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Malicious prosecution. DeKalb Superior Court. Before Judge Weeks.
Appellant/plaintiff, Donald R. Barber, appeals the order of the superior court granting summary judgment to appellee/defendant, H & H Muller Enterprises, Inc. (Muller), in this suit for malicious arrest and prosecution.
On November 24, 1987, a local McDonald's, owned by Muller, was robbed when the assistant or opening manager, Ms. Spurling, and lobby hostess, Ms. Adkins, attempted to open the business. The robber, although apparently wearing sunglasses and a hat, was clearly visible to the two ladies and at times stood about one foot away from Spurling. The women each gave the police a statement that same day in which they individually identified the robber. Their descriptions were substantially consistent, and included inter alia the fact that the perpetrator was a black male, five feet nine inches tall, weighing about 180 to 190 pounds, muscular build, with a three-day growth of beard, in his late twenties or early thirties, medium-brown complexion, full lips, and carrying a small, silver, automatic pistol. They also gave substantially similar descriptions of the clothing the perpetrator was wearing. On November 24, 1987, appellant was 25 years of age, wore a beard, weighed between 205 and 215 pounds and was five feet and eleven inches in height.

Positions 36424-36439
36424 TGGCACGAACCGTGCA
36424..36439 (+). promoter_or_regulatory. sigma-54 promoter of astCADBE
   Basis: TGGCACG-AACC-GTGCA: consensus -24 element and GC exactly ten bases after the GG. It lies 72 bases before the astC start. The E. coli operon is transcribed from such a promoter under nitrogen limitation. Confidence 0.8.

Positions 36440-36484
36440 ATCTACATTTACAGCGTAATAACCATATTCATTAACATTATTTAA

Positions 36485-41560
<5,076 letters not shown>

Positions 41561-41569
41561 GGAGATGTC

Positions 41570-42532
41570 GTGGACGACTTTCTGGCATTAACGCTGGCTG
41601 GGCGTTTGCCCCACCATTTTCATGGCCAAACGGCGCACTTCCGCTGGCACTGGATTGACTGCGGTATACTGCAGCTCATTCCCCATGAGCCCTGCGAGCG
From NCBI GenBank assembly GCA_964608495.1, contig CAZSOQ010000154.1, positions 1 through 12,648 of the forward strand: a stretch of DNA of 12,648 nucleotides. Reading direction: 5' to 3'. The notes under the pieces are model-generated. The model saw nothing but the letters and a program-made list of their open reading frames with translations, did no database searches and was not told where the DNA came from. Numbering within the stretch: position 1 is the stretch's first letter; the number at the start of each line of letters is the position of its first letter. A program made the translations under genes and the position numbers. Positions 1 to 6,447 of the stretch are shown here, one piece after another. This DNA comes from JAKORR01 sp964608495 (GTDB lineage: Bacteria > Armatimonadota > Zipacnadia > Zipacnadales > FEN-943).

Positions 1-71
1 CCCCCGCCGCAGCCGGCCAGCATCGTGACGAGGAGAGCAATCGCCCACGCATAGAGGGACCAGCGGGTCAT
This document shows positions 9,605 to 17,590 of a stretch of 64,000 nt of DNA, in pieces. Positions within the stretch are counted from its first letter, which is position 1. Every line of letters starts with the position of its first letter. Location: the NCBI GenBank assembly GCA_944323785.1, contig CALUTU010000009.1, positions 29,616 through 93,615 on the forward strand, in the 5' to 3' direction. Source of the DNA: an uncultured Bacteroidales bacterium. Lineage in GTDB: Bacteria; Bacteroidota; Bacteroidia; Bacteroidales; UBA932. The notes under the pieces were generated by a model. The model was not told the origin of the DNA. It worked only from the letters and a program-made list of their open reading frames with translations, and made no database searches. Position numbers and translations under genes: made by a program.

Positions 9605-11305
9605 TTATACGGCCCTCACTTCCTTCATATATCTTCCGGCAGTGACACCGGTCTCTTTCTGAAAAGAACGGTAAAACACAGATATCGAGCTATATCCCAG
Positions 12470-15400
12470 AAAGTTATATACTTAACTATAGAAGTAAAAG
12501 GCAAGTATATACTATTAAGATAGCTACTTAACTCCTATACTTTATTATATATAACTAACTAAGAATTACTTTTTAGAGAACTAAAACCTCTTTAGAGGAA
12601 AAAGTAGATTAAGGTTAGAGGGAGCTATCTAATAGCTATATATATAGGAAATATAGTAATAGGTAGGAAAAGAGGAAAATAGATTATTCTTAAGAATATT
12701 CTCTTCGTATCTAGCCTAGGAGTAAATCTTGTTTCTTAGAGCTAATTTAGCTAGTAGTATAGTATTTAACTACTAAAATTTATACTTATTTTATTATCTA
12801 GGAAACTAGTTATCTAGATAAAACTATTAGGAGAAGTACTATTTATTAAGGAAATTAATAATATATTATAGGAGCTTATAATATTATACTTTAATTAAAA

Regarding the weapon, the ladies initially informed the police they were not certain whether it was a revolver or an automatic, but later stated they thought it was possibly an automatic. Ms. Spurling also stated that the perpetrator "has been a regular customer over the past few months."
During his interview, appellant could not provide police with an alibi for the day of the robbery, due to the length of time that had elapsed. Appellant consented to a search of his domicile, which produced negative results.